Nitrifying bacteria

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Nitrifying bacteria is a term used to group species of bacteria that do useful work in an aquarium in turning toxic forms of nitrogen dissolved in water (typically ammonia (NH³/NH4) and nitrite (NO²)) into other forms of less toxic nitrogen (typically nitrate NO³).

Species[edit | edit source]

Nitrosomonas Species: These are the ones that convert ammonia (released by rotting fish or plant waste) into Nitrite.

Nitrobacter sp.[1] and Nitrospira Species: They convert the nitrite into nitrate. Both of these are usually present in the filter.


  • Nitrosococcus and Nitrococcus are the main nitrifying bacteria used in salt water aquariums.

Growth Needs[edit | edit source]

  • A water temperature of around 20-30°C (68-86°F)
  • A water ph of 7.2-8
  • The water must have a KH and a GH of at least 6d (107.2ppm).
  • A nitrogen food source. Preferably free Ammonia (NH3)
  • A good supply of oxygen in the water. At least 3ppm.

Growth suppressors[edit | edit source]

  • Light. Nitrifying bacteria prefer to grow and operate in the dark.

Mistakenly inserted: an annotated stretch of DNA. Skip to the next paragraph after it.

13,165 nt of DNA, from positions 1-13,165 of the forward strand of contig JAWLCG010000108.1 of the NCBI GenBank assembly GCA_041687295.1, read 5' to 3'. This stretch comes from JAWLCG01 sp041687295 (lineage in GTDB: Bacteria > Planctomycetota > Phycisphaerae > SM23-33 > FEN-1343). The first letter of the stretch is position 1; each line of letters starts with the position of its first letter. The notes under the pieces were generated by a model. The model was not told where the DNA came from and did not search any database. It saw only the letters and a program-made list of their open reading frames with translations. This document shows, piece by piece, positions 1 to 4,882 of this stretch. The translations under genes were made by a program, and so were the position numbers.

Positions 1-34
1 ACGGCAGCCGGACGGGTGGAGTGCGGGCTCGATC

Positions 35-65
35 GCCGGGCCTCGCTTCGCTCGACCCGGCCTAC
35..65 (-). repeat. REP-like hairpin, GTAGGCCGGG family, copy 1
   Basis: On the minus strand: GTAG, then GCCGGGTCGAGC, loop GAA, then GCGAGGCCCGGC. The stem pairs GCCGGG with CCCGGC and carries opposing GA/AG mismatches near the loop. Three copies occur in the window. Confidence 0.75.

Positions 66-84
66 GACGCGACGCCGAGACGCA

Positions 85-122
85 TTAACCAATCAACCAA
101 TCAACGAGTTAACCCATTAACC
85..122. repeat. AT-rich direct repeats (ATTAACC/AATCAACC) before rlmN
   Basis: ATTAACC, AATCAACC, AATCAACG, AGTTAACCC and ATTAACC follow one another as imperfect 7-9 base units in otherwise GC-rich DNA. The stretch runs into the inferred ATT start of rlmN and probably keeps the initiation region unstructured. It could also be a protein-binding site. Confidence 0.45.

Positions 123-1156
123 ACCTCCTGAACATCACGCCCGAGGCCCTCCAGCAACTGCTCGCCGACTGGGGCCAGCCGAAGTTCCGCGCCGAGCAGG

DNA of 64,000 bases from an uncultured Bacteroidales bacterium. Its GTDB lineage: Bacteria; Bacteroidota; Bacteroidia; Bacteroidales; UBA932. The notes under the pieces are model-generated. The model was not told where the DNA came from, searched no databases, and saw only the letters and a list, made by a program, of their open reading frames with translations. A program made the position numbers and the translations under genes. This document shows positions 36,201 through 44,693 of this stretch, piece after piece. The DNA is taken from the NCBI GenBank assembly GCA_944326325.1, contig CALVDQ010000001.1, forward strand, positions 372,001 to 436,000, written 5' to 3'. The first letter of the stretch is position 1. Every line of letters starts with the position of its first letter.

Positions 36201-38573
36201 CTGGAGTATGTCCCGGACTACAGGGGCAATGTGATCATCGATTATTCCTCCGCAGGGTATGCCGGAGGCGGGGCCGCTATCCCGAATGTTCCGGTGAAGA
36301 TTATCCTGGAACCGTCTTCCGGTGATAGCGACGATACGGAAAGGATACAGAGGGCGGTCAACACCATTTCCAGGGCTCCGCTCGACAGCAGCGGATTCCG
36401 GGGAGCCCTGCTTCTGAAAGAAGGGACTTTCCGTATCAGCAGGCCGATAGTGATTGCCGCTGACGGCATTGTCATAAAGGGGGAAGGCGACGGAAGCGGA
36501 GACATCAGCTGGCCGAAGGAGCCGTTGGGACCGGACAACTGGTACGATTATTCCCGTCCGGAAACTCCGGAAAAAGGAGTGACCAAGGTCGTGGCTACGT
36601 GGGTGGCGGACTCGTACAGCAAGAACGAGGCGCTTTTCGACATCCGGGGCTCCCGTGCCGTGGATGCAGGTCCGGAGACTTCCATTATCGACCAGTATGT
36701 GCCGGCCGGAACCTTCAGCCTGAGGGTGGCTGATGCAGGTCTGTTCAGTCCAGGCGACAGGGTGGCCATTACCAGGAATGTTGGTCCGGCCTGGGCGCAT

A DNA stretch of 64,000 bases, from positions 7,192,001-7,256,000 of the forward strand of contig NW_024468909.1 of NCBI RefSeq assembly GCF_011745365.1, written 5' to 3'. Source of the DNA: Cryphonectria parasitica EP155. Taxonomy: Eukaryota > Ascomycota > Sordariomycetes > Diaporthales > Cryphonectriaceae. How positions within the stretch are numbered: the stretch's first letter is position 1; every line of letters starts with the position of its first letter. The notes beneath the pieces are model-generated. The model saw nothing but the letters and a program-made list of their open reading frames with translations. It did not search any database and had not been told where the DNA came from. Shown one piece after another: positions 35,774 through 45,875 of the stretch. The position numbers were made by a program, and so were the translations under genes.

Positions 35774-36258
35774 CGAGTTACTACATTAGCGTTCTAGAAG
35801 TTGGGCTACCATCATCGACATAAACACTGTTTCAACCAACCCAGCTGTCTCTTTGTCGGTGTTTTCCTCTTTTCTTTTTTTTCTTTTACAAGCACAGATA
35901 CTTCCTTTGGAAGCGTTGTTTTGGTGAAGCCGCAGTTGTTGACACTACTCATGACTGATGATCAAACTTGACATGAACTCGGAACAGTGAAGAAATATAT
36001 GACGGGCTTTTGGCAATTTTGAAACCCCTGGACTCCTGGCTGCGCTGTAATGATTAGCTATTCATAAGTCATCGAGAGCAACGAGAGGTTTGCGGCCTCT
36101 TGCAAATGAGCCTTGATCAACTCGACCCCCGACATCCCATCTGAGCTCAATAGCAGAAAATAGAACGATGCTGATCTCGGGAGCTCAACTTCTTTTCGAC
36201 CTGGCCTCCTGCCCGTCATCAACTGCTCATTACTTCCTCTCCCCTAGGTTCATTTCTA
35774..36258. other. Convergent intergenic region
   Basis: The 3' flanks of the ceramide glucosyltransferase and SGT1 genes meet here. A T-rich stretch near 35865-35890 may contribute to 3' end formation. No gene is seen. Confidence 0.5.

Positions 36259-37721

• Heavy metals and chemical metal chelators or binders slow growth.
  • High levels of NH3 (above 3ppm) suppress the bacteria's growth.
  • Lack of suitable surfaces to grow on. Bacteria prefer rough, high surface area surfaces. See Seachem's Matrix product.
  • Denitrifying Bacteria: This is the term used for a range of anaerobic bacteria that feed off oxygen from nitrate and work in conditions where there is no free oxygen to use. (In cases, they can turn nitrate back into nitrite).

Commercial Bacteria[edit | edit source]

References[edit | edit source]

  1. Dr. Tim Hovanec claims that it is Nitrospira sp. and not Nitrobacter that is the primary species for converting nitrite into nitrate. See PDF Paper.


Links[edit | edit source]